Did you succeed Vivien?

In an article on abuse, social worker, Vivien Resofsky, wrote:

I first saw a Rabbi about child sexual abuse in 2004 while I was working at Jewish Care. A terrible example of child sexual abuse was the catalyst. The abuse had gone on for years and finally the girl had the courage to ask for help. She went to a teacher she trusted at Beth Rivkah Ladies College but the teacher did not help her. Instead she told her student that she was not a pure diamond because her parents were not born into Ultra Orthodox families and had become Ultra Orthodox by choice. (Baal Teshuvah).
Despite the fact that the teacher was mandated to report disclosures of abuse she did nothing and consequently nothing in the girl’s life changed. So the girl did something she could do by herself and began to hurt herself physically. Luckily, she came across a doctor who not only knew how to respond but had the confidence and conviction to respond responsibly.
There were other referrals about child sexual abuse and in my opinion, many people who were working with children weren’t sufficiently educated and confident to deal with child sexual abuse.

I realise that social workers are trained to refer and support. They do a magnificent job. My daughter is a great social worker, but as far as I know they don’t treat per se. Perhaps Vivien can also tell us whether she or others associated with the case that she lists, convinced the girl to report the alleged abuser(s)? I hope they did. Vivien is associated with Tzedek, I believe.

Author: pitputim

I've enjoyed being a computer science professor in Melbourne, Australia, as well as band leader/singer for the Schnapps Band. My high schooling was in Chabad and I continued at Yeshivat Kerem B'Yavneh in Israel and later in life at Machon L'Hora'ah, Yeshivas Halichos Olam.

7 thoughts on “Did you succeed Vivien?”

  1. Vivien, I cannot comment on thespecific incident you talk about at Beth Rivkah in 2004; however I would venture to say that in all sections of the community and beyond much has been learned in the last decade.
    This has nothing to do with Orthodox Conservative Reform or non aligned, it is a universal issue which has no boundaries, there are sick evil people everywhere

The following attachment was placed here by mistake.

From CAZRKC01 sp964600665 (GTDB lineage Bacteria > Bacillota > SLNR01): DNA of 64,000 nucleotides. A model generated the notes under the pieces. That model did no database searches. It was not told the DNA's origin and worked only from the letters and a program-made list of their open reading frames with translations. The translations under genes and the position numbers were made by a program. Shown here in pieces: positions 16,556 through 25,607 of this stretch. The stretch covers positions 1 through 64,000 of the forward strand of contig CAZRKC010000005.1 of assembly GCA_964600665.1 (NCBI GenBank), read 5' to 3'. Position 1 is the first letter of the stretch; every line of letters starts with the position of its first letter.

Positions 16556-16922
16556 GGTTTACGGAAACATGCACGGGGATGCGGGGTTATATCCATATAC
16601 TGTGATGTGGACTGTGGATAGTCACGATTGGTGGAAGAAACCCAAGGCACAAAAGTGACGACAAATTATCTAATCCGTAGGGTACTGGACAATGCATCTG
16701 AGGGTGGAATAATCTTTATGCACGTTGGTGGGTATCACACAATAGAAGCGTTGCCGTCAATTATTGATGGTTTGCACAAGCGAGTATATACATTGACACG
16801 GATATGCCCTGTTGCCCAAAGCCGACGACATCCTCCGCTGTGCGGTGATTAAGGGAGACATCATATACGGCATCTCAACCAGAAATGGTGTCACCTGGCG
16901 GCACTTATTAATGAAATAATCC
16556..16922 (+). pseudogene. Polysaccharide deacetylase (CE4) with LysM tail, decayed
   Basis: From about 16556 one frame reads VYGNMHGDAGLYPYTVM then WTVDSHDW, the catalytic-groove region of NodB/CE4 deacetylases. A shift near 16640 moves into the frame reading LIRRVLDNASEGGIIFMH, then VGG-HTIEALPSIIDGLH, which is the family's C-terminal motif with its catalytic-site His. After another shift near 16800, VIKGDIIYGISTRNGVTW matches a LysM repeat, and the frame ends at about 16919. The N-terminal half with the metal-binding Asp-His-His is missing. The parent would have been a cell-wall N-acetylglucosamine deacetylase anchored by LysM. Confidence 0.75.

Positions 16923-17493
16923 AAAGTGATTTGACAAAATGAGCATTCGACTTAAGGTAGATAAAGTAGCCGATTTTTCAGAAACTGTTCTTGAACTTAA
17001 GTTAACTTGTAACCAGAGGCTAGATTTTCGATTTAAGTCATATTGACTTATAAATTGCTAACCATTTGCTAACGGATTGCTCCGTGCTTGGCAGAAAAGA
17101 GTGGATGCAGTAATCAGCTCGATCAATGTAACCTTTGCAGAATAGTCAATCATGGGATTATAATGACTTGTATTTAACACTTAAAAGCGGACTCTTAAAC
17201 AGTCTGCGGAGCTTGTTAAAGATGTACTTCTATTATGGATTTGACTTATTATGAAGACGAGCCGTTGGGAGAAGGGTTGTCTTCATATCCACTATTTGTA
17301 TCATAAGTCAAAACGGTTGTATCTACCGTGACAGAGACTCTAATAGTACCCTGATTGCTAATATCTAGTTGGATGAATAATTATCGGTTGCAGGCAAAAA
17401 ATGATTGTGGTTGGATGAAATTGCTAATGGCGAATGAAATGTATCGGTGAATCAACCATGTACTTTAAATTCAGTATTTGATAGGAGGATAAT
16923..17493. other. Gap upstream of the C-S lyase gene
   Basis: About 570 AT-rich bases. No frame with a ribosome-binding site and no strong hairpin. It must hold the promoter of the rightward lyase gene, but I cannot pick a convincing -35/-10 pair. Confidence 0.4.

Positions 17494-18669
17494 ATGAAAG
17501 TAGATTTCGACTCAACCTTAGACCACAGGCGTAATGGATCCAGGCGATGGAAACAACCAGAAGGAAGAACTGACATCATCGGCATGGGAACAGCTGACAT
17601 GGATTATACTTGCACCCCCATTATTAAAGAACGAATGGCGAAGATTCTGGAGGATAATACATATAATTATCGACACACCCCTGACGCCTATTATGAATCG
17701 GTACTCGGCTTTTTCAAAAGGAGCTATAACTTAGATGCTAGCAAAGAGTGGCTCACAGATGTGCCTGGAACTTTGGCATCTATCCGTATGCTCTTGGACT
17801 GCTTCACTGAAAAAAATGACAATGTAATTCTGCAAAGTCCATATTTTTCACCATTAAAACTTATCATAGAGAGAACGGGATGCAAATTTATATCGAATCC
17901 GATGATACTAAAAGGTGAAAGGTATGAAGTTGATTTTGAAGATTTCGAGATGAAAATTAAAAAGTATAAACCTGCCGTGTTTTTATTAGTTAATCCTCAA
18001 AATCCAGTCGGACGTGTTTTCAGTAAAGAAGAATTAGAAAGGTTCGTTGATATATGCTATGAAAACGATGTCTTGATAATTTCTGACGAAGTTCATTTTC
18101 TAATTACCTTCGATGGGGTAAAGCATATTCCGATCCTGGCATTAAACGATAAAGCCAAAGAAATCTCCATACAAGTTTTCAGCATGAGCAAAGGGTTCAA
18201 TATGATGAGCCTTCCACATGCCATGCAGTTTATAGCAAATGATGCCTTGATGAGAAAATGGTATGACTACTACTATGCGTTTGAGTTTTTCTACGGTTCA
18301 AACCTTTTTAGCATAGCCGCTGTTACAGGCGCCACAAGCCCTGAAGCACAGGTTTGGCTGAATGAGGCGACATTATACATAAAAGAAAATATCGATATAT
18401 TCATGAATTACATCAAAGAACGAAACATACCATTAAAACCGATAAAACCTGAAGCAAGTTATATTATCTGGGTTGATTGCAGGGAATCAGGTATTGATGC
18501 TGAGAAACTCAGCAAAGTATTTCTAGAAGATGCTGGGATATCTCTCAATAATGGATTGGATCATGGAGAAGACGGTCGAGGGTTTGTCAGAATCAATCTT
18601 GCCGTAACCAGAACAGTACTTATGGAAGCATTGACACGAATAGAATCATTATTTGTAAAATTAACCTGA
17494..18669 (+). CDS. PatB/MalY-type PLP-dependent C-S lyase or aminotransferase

We are now living in times when there is greater awareness of these issues, teachers are now fully aware that they must report to the authorities when they believe their students are being abused.
    Let us not point s the finger at any one group, but at the perpetrator whomever they maybe.


  2. A constant excuse I keep hearing is that it was 30 years, 20 years, 10 years ago and we didn’t know any better then and that justifies why we let rapists keep raping.

    Hope I don’t keep hearing that excuse in 10, 20, 30 years from now.

    Perhaps Rabbis should also be made mandatory reporters, whether they think it is mesirah or not.


    1. I don’t think it is so much an excuse but a social commentary of the times. The fact is that people were clueless about such things. They thought it was a temporary aberration like chicken pox, that could be “cured”. It’s not right, but that is the reality. It happened in non Charedi places as well. That being said, we are held to higher accountability. This means we MUST acquaint ourselves with the best secular knowledge of the human condition and deal with the dangers to our society. There are still too many traumatised victims that will not come forward—ever. They will have to live with their trauma and dilemma. The way forward has to be education, and make sure that every kid, teacher, parent, Rabbi and whatever, knows exactly what the issues are, and brings anyone who smells of this act to the police.


  3. What about the geferleche matzav at Adass perpetrated by an Israeli monster? Perhaps that would be deemed a tragedy by the teacher at Beis Rivkah, assuming that all the Bnos Yisroel at Adass are “pure diamonds” as opposed to the “cubic zirconia” variety at Beis Rivkah


  4. Re your comment on social workers ‘treating’ people who have been sexually abused/assaulted. Some CASA counsellors are psychologists, some are social workers. They do exactly the same job of providing therapeutic treatment and the caseload is not divided by profession. Re counselling in general. Social workers with some specific practise experience and who get accredited, come under medicare-rebated mental health professionals to whom people can be referred for counselling. Some social workers do mainly or only assessment and referrals- others do specialist tasks and may concentrate on counselling or solely do counselling- especially as they become more experienced and do ongoing training.


    1. Welcome Jane. Vivien is a social worker, as is my daughter. They don’t ‘treat’ per se. They refer. They have an incredibly important role, as I’ve witnessed. My question remains, Ms Resovsky is very vocal, and she clearly has an agenda. I invite Ms Resovsky to tell us about her success stories. In particular, did she manage to get the the allegedly abused to open up and name her alleged abuser?


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